‘NATO-Turkey conflict reveals cracks in Western military alliance’
Something dire is happening within NATO in Brussels and Ankara, which is worrisome because Turkey is the second largest military power in that alliance. It is not Montenegro, Jan Oberg, Director of the Foundation for Peace and Future Research, told RT.
Ankara has refused German lawmakers access to troops stationed at the Konya air base in south-western Turkey.
Konya is both a military air base and a public airport. It is also a major training hub for the Turkish air force, and both NATO and German troops maintain a presence there. German politicians have also been denied access to the Incirlik base. At the moment German troops are being withdrawn from there.
RT: How significant is it that NATO is now trying to mediate in the dispute? Is this escalating the situation even more?
Jan Oberg: If you look at the whole conflict formation between NATO and Turkey, we are in a situation where Turkey is in the center of a number of conflicts. First of all, NATO, is supposed to defend democracy. Turkey is leaving democracy – you just listen to the speeches of President Erdogan here at the anniversary of the coup attempt.
Secondly, there is a huge conflict in Syria. For instance, Turkey has just moved in to support Qatar, which was the one party in that conflict with Saudi Arabia that the US opposed. If you look at the very serious thing from a NATO point of view, Turkey is working now with Russia particularly on the Syrian thing. If you look at Syria again, the West is supporting the Kurds, which is a hate object of Erdogan and Turkey. You can keep on like this. If I were Jens Stoltenberg, I would indeed be very, very concerned. He is not just urging Germany and Turkey to meet; I think he must have been shouting down the phone today, because something very, very serious is happening within the alliance, and Turkey is the second largest military power in that alliance. It is not Montenegro.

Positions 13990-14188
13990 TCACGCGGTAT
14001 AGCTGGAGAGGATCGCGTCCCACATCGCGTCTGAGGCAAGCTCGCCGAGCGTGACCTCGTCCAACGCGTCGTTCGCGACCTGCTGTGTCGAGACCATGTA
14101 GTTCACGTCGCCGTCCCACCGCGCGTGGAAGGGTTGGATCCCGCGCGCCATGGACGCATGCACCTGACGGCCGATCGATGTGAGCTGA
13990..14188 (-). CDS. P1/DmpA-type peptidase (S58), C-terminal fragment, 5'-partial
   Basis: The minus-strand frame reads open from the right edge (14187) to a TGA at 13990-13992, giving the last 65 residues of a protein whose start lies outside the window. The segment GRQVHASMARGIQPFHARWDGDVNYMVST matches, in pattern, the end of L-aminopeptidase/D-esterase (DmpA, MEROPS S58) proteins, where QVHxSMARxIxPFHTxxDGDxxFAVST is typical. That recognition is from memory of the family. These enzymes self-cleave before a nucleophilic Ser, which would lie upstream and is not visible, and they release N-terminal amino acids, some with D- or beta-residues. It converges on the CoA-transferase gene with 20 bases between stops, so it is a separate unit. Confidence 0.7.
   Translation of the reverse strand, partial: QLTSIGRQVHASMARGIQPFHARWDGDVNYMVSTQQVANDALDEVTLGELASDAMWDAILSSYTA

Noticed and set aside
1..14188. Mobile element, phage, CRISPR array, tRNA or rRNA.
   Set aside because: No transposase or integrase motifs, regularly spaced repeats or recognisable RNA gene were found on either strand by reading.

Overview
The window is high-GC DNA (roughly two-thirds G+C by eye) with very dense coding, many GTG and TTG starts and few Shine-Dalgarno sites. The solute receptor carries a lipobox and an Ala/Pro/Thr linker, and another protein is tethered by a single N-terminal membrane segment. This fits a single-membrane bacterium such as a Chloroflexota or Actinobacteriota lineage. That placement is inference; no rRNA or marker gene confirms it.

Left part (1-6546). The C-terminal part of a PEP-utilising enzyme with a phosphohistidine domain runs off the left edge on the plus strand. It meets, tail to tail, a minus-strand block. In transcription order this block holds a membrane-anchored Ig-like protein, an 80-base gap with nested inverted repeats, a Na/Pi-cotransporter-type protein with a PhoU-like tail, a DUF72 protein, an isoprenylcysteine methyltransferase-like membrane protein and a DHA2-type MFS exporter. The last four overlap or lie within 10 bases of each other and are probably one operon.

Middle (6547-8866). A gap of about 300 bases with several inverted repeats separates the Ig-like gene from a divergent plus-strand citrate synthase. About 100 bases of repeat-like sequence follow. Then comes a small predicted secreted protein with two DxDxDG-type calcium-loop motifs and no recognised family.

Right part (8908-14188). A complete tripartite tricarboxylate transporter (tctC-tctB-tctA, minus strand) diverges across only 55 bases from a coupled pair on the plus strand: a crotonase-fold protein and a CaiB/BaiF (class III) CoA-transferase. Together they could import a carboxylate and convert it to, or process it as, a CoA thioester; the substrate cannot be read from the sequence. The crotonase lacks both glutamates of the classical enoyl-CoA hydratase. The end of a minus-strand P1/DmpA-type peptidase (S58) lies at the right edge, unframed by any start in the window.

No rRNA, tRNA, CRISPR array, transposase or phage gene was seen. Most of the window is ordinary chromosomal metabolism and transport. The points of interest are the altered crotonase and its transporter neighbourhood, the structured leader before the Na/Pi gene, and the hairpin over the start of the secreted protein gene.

RT: What options does NATO have? Are they afraid Turkey might break away from the alliance? What do you think they’ll be saying to Turkey?
JO: There is in any organization a limit to how much a country, or a member of an organization – be it a political party, or association, or whatever – can go straight against what is the official policies, or the official rhetoric, or the formulation of goals of that organization. Why should we take for granted that NATO is something that will exist forever? Everybody thought the Warsaw Pact would exist forever; it took a few days, a few weeks, a few months, and then it was over. I am not saying it is going to happen the same way as fast, but if I was in NATO, and also looking at the huge conflicts between the US and the European allies - the US, and Angela Merkel and Germany – the huge conflict about how much to pay to whom, and President Trump’s argument of ‘You in Europe owe us a lot of money.’ If you add these all up, this is a serious crisis in an alliance that is supposed to have one policy, work together, if it was really needed. So I would be very concerned.
RT: What do you think NATO could do to try to appease Turkey at this stage?
JO: I don’t think there is much that can be done. Turkey is going its own way at the moment, and it is doing things that would have been unheard of. If somebody had said that five years ago – the leading member of the alliance would do what it has done the last few years, people would have been laughing and saying: ‘No, no, no that was not possible within the alliance…’
You can appeal to dialogue; you can appeal to good behavior and manners; you can protest a little bit here and there, but there are cracks now in that alliance, and that will definitely be something that takes a long time to repair if at all possible. Now you have other countries, other possibilities. You have a huge conflict about what to do with Iran, where the US is pulling in one way, obviously kind of planning to attack Iran sooner or later with all the Iranophobics in Washington around Trump. And you have a Europe that says: ‘Let’s stick to the nuclear deal. Let’s not do these things, let’s work and invite Iran into it, which we promised to do, instead of breaking our promises as you do in Washington.’ These are serious high-level political issues.
The statements, views and opinions expressed in this column are solely those of the author and do not necessarily represent those of RT.